Ilya Fyars, Artlyst, November 9, 2013

After a years long hiatus artist Clare Rojas, known for her folk art inspired tableaus, is debuting a series of 33 never-before-seen works at Vladimir Restoin Roitfeld’s project space on November 11th. Rojas has taken a painterly shift into abstract expressionistic motifs that feature bold colors and lines in large scale works of up to eight feet in height. This will be her first solo exhibition in New York since her last show at Deitch Projects in 2004.


Rojas and her husband Barry McGee are collectively a power fixture in the world of street and public art. This new exhibition at the glossy Upper East Side-located gallery owned by Roitfeld is an intriguing and fitting change of pace for her new body of work that appears to be an organic maturation of her artistic practice.


When Artlyst asked what influenced a new trajectory from narrative works towards more abstract pieces, Rojas shared a very personal and sobering thought:


My work in the past was inspired by and thrived on the idea of combating a negative definition of the feminine spirit, sexuality and empowerment of women in a non-objectifying and exploitive way. My story, my narrative thread, was based on my own experience that ingrained in me the idea that the world is a hateful and hurtful place towards women and girls and that women also participated in their own objectification and exploitation. My urgency to create a safe place, a nurturing spirit guide that I believed would help and protect us during this ongoing civil war for equal human rights was real every minute of everyday.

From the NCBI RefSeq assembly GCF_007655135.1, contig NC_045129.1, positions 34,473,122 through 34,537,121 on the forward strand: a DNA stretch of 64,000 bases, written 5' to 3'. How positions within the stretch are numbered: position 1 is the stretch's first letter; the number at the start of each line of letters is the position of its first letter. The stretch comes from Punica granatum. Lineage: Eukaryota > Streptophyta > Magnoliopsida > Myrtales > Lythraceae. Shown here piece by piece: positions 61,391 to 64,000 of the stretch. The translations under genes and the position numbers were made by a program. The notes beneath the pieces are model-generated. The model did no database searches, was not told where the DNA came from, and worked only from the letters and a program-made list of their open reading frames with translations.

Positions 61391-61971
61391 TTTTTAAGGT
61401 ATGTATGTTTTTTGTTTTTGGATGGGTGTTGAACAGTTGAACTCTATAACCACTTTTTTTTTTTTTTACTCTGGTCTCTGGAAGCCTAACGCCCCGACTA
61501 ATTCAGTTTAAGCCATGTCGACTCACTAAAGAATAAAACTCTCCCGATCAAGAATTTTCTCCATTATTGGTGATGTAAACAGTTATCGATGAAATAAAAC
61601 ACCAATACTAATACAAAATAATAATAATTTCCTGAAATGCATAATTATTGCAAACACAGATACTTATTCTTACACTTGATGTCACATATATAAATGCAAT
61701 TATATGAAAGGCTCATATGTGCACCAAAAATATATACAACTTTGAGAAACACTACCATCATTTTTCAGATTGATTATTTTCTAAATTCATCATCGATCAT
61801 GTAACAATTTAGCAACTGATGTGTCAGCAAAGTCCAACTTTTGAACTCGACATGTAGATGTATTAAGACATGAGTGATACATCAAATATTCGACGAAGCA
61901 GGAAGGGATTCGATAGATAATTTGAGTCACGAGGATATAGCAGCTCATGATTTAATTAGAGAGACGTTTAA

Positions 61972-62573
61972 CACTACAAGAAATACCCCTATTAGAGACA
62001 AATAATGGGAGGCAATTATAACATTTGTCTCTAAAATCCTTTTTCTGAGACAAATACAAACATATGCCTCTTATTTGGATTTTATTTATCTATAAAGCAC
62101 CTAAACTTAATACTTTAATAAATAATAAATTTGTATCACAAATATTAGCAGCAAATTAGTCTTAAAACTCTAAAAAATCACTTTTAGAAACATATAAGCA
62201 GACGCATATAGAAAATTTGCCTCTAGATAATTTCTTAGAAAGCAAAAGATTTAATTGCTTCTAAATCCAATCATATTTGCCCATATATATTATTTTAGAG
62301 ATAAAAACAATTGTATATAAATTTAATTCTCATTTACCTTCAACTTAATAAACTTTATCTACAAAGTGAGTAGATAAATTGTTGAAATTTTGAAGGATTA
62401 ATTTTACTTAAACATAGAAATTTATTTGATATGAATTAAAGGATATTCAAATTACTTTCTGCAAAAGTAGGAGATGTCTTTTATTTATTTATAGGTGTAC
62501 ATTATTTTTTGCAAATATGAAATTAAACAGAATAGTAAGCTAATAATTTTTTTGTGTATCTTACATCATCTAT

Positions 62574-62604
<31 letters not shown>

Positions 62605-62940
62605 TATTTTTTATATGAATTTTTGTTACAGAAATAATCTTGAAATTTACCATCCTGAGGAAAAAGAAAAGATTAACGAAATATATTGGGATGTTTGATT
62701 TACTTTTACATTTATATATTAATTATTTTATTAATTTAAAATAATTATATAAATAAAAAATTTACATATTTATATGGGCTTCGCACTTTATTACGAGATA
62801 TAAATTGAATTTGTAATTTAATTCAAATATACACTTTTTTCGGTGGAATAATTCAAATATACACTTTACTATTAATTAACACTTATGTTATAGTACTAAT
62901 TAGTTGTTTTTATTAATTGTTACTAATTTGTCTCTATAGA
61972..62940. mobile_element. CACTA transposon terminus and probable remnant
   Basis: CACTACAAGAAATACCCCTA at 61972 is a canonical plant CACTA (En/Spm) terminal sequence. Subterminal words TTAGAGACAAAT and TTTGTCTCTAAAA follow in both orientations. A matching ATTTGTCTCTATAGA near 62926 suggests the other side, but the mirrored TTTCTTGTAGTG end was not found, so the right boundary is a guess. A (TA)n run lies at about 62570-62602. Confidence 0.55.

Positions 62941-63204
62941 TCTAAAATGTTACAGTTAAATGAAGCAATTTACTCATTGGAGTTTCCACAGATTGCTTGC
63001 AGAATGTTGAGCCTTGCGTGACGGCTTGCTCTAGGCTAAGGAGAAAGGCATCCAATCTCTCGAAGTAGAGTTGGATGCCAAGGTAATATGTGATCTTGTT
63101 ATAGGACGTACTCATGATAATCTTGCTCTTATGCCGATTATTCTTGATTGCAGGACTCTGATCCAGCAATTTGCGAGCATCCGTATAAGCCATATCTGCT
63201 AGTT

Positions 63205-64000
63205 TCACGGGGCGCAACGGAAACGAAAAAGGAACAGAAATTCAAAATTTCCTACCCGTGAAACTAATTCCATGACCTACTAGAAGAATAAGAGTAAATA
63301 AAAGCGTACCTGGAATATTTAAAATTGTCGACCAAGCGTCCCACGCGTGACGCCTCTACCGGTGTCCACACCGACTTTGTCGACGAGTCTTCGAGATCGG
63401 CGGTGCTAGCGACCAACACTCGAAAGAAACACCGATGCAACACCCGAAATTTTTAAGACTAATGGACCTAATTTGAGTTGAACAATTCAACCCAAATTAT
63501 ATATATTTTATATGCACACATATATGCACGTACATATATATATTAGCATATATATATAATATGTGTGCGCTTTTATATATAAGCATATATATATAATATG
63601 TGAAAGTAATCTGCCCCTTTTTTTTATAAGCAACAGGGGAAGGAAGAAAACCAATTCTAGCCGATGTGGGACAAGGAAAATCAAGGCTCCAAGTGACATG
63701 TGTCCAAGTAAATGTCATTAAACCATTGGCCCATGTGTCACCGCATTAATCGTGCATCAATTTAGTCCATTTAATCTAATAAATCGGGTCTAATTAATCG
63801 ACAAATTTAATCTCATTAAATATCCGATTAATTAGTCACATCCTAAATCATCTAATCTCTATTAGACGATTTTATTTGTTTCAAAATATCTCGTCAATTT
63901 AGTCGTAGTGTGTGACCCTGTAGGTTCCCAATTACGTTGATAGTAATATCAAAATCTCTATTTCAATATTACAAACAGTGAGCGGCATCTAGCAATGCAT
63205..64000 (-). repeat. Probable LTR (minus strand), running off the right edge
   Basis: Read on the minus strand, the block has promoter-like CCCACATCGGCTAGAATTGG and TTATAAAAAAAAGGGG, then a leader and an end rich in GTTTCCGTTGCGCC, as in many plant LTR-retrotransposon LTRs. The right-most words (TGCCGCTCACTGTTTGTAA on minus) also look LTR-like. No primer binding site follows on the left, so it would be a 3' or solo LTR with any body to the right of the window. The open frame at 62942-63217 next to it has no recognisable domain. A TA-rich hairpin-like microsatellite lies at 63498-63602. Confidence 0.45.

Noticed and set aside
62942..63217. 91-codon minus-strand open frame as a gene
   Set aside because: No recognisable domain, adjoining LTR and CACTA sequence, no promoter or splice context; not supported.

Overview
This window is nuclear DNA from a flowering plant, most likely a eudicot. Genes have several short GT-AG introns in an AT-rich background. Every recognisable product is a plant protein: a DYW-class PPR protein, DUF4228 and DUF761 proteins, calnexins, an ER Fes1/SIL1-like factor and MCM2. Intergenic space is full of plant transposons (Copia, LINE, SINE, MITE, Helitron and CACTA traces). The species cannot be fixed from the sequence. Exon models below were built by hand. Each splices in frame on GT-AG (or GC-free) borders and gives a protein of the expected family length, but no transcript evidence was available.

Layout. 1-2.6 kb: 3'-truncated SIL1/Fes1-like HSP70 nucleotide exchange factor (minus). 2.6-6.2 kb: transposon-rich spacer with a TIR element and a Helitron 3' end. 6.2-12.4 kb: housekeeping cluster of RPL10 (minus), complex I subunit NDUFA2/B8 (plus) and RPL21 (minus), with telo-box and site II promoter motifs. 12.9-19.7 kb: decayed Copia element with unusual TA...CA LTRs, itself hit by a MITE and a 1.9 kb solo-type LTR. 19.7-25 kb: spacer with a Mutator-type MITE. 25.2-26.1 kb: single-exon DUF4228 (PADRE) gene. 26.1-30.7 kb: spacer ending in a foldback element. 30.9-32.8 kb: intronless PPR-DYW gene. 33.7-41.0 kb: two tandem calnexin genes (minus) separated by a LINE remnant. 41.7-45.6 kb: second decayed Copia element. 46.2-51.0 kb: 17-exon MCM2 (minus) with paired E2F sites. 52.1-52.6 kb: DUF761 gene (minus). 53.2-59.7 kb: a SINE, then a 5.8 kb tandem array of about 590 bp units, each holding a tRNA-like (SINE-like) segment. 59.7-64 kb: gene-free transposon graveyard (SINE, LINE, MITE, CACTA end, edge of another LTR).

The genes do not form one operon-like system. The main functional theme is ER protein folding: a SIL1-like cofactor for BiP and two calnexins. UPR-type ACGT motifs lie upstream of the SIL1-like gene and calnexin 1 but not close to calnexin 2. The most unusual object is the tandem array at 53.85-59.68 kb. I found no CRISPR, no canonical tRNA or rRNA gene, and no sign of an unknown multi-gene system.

Meanwhile, in my focus and frustrations of fighting the good fight, I failed to see that suns were setting, birds were indeed singing, oceans were crashing and amazing beautiful abstract imagery was the backdrop everywhere behind the man yelling at the girl friend, behind the pregnant teen strolling her two-year-old in her pajamas. At a certain point, I felt so much pain, and despair that experiencing something other than the narrative became a necessity to my own survival. I wanted my daughter to grow up seeing her mother laugh. So my journey continues as I let go of my story.


In an industry where market sales and branding can pigeonhole an artist into one aspect of their creative expression, letting go and changing up one’s investigative approach and work is no easy feat. There are not many artists that step up to this challenge so we look forward to Rojas’ brave change of narrative.

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